The Democratic Party has never been anything more than the alternative party of US capitalism. It’s true that recently there has been a growth of groupings like the Democratic Socialist Alliance and advocates of the Green New Deal, Black Lives Matter and the various forms of identity politics in or around the official party. But this “radical left” offers only a more left-wing version of state-run capitalism, which all factions of the ruling class – including the right and the fanatics of free enterprise – are obliged to adhere to in a world ravaged by crisis and war. None of the policies of the left question the existence of the nation state, production for profit, the wages system –which are the essence of capitalism and the source of its insoluble contradictions. This is why, for example, the plans for a Green New Deal won’t halt the capitalist destruction of nature, which has its source in capitalism’s insatiable drive to accumulate. 

The working class holds the key to the future

No capitalist politician or party can offer a way out of the crisis of their system. The world’s future lies in the hands of the class which produces everything we need to live, which is exploited by capital in every country, and which everywhere has the same interests: to unite in defence of its working and living conditions, to develop the self-organisation and consciousness needed to confront the capitalist system and put forward its own historic solution: authentic socialism, or as Marx preferred to call it, communism, where humanity will at last be free of the state, borders and wage slavery.

This may seem to be a very distant prospect. In its day to day existence the working class is divided in a thousand different ways: in the competition for jobs, by national borders, by gender, and by “race”, above all in a country like the US with its poisonous legacy of slavery and racism.

But the working class is also the class of association, which is compelled to work collectively, and to defend itself collectively. When it raises its head, it tends to overcome the divisions in its ranks because it has no choice if it is avoid defeat. Racism and nationalism are perhaps the most potent tools for dividing workers, but they can and must be overcome if the class struggle is to move forward. When the Covid-19 pandemic first struck, US workers reacted against being forced to work without protection in car plants, hospitals, supermarkets or warehouses; and every worker, “white” “black”, “Latino” or other stood shoulder to shoulder on the picket lines.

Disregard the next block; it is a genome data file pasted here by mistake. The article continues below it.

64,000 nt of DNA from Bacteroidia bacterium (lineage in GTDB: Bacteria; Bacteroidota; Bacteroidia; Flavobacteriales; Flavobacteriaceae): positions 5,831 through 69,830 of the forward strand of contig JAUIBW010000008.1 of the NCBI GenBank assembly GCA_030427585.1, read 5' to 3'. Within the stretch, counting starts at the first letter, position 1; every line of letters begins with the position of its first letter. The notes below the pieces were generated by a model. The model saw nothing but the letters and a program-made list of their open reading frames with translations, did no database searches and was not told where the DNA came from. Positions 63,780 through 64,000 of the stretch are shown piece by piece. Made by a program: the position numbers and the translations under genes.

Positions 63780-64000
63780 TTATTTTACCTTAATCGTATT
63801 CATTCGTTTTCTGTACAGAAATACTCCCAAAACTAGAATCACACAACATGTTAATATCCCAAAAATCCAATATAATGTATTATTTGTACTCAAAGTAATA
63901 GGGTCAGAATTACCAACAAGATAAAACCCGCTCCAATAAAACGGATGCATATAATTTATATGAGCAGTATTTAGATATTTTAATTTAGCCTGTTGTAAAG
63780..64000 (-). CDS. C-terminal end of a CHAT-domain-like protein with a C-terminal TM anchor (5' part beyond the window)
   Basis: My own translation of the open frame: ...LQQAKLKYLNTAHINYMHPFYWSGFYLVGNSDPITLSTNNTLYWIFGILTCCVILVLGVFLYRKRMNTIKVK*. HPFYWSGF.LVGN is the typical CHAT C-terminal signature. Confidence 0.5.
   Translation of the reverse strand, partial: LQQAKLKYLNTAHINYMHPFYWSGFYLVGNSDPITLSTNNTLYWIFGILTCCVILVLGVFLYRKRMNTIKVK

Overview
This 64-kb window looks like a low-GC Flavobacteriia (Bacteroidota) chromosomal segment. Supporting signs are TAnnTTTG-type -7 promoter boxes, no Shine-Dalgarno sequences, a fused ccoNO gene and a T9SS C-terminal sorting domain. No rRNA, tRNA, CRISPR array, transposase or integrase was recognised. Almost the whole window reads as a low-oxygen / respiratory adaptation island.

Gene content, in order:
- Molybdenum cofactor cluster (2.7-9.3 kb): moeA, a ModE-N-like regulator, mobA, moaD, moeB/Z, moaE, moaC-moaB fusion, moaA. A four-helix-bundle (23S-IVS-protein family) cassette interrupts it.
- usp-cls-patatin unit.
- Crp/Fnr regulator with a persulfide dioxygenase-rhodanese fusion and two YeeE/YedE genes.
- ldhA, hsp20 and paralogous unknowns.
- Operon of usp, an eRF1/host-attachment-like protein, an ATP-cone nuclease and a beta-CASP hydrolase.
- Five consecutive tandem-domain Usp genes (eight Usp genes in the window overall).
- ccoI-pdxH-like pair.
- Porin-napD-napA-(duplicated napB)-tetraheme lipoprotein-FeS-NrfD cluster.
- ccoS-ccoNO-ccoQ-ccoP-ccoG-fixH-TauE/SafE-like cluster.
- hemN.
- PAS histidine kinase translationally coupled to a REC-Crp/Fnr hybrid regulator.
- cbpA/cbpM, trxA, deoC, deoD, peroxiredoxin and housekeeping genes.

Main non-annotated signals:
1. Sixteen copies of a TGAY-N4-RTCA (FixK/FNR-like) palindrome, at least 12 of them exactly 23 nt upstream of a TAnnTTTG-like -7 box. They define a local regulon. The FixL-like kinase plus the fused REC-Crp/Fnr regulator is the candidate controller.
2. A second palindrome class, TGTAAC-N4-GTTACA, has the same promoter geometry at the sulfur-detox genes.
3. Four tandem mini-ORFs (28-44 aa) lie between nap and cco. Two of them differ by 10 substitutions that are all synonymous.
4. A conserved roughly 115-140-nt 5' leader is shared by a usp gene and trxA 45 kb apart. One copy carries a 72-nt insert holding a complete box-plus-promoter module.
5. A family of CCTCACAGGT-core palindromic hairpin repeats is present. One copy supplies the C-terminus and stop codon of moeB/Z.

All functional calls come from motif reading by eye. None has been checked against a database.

Such moments of unity run counter to the “classic” expressions of racial division – to white supremacy and the fascist movements which are oozing out of the rotting body of capitalism. But they also go in a different direction from the Black Lives Matter mobilisations which put race above class and which have been totally instrumentalised by the Democrats, by major business interests, by a significant part of the state itself. Struggles based on race cannot lead to the unification of the working class: parts of the ruling class are happy to “take the knee” and give their blessing to BLM because they know it can be used to hide the fundamental reality of capitalism as a society based on the exploitation of one class by another.

The working class in the US faces a huge ideological onslaught in the lead-up to the elections, with politicians and media superstars proclaiming far and wide that its only hope lies in the vote – when its real power lies not in the polling booth but in linking up across workplaces, in general assemblies open to all workers, in uniting on the street around class demands. It is also faced with the real danger of being drawn into violent conflicts between armed “militias”, as we have seen in some of the recent BLM protests. The danger of a “civil war” on a completely bourgeois terrain could grow even sharper in the wake of the election, especially if Trump refuses to recognise the result. This only emphasises the need for workers to refuse the siren calls of right and left, to reject the false choices of the democratic supermarket and come together around their own class interests.


Amos, 26.9.20


Since this article was written the US elections face an added factor of instability: Trump’s infection by Covid 19.


[1] See: “Trump v ‘The Squad’: The Deterioration of the US Political Apparatus”; World Revolution no 384, Autumn 2019